It’s commonly accepted in the online publishing world that internet users don’t like ads. While ‘hate’ might be strong word, it’s hard to argue that advertising is an internet user’s best friend.

For publishers relying on ads to pay the bills, that usually means one thing: striking an appropriate balance. Enough ads to pay the bills, not so many ads that your users ‘hate‘ you.

According to a study conducted by KPMG in the UK, internet users in the UK actually like ads. Well sort of: they like them when content such as music and videos can be obtained for free by watching ads.

Of the internet users KPMG surveyed, 60% indicated that they’d prefer to watch an ad in exchange for free content than to pay for that content; only 16% preferred to pay for the content with an ad-free experience.

From the perspective of Tudor Aw of KPMG, this is great for advertisers:

This willingness to view adverts in exchange for free content is good news for
advertisers and is perhaps a pointer in the ongoing debate over whether
advertising or subscription is the right revenue model.

Having been both an online publisher and advertiser myself, I have a different take.

Advertising is great but it’s a tough business model to make work. Obviously the ongoing global recession has really put a dent in ad budgets and that’s hitting many online businesses hard as CPMs plummet. But this issue goes beyond that and it existed before the economy soured.

Ads for content might work for consumers but much of the time it often doesn’t work for publishers and advertisers. For publishers, the cost of producing or acquiring content exceeds the amount that can be earned from ads; for advertisers, ROI fails to provide justification for the type of increased rates that enable the publisher to make a profit.

This isn’t anyone’s fault. Content isn’t cheap for publishers to produce, advertisers can’t be expected to spend more money than ROI justifies and consumers won’t have access to content if the publishers that provide it go out of business because they can’t turn a profit.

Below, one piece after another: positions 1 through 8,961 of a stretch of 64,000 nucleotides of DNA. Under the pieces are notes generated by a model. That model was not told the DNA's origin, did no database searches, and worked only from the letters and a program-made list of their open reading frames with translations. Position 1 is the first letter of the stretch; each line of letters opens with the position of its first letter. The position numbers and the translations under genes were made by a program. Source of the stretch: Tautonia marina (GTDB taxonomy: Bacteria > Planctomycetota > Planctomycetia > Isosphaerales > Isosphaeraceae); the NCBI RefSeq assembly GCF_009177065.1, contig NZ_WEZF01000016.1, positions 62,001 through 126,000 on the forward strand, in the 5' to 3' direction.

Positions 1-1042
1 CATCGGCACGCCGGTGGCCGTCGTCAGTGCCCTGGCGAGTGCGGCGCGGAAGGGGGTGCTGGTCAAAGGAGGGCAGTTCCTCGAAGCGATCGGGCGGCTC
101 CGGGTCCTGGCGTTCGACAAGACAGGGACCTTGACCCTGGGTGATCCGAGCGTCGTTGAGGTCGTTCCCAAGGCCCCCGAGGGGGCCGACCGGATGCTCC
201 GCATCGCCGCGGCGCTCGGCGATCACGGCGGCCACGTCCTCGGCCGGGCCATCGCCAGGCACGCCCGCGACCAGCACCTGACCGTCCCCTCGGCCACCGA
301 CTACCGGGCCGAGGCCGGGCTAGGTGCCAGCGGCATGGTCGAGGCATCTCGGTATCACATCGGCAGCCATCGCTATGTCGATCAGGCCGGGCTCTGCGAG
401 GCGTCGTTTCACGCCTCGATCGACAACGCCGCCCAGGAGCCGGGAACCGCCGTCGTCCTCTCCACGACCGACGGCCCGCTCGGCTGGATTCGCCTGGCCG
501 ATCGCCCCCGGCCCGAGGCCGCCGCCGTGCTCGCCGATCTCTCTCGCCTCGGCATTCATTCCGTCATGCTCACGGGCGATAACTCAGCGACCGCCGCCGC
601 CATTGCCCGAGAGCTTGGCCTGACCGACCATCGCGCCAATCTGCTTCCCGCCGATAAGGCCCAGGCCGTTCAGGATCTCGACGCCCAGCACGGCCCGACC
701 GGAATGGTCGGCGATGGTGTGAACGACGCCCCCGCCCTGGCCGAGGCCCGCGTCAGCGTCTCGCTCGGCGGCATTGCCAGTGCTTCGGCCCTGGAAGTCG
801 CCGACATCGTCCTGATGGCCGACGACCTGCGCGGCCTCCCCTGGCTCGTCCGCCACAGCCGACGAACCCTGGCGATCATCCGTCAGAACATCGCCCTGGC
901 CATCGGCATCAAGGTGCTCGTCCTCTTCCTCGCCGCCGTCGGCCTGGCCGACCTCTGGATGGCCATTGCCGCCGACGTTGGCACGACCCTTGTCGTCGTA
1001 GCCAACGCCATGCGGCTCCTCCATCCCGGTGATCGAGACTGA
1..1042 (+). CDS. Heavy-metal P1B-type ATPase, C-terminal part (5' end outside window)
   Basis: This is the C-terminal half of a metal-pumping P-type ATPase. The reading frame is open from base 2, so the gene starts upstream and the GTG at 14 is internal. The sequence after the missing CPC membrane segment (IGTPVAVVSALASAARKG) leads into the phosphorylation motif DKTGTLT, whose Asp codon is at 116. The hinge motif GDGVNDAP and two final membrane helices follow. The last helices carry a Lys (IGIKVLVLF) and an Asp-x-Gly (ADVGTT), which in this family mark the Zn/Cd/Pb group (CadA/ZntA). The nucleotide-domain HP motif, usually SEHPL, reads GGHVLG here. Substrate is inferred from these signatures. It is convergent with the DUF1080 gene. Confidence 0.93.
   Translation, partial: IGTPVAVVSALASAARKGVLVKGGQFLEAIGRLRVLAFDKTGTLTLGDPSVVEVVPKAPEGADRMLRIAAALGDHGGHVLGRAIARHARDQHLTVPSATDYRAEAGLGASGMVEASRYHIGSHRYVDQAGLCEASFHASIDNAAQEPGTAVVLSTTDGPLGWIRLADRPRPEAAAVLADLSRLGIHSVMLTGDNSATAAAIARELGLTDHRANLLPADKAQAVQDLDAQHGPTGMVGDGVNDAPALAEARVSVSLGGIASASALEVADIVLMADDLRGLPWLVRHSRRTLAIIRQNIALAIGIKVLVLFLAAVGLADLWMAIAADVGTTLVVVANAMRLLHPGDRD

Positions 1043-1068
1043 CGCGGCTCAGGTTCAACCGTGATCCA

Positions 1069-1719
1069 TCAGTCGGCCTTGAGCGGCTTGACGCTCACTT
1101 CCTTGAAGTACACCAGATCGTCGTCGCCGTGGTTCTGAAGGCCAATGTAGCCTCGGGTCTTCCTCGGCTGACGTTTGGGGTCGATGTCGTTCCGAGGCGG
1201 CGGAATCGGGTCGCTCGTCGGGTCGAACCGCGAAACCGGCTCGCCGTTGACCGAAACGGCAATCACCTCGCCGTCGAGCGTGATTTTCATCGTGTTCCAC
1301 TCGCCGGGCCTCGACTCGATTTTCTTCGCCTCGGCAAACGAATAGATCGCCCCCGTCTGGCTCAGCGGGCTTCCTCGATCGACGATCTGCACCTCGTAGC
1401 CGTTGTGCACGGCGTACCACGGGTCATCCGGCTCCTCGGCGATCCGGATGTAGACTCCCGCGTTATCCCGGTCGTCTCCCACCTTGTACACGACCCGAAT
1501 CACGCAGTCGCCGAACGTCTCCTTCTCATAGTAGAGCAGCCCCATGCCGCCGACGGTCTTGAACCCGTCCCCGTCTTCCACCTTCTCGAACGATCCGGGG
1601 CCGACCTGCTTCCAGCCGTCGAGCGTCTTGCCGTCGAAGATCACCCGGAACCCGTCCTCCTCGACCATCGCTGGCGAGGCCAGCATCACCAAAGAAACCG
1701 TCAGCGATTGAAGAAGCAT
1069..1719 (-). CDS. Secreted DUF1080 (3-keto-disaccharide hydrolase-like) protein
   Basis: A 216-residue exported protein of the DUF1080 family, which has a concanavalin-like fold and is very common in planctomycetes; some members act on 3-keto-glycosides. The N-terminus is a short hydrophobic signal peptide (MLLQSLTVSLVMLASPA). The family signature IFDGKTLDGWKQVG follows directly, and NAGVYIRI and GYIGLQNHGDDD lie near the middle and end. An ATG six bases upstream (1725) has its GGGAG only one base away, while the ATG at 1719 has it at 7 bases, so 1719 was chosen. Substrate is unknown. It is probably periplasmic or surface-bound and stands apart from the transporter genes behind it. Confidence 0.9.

It’s a vicious circle and the impact of it can be seen today. Take ad-supported streaming music businesses, for example. Some have already folded and others are on the brink because royalty payments tend to cost more than ads bring in. While many people argue that the royalties are too high, I think it’s too easy to blame royalty rates instead of basic economics.

The reality of the situation is that there are just some things that ads can’t pay for and no matter how many internet users tell you that they prefer ads, not enough of them are engaging in the tangible actions that deliver ROI for advertisers. Advertisers can only subsidize so much; you can’t have your cake and eat it too. Everyone has to pay, in some way.

As much as I’d love to be able to watch a bunch of ads in exchange for a new Rolls Royce, the economics don’t work. There’s no way I can produce enough real value for an advertiser simply by watching ads to subsidize the deal.

No matter what KPMG says about user willingness to consume ads, this isn’t about will; it’s about economics. In the absence of ROI, everything else is a moot point.

Photo credit: dumbledad via Flickr.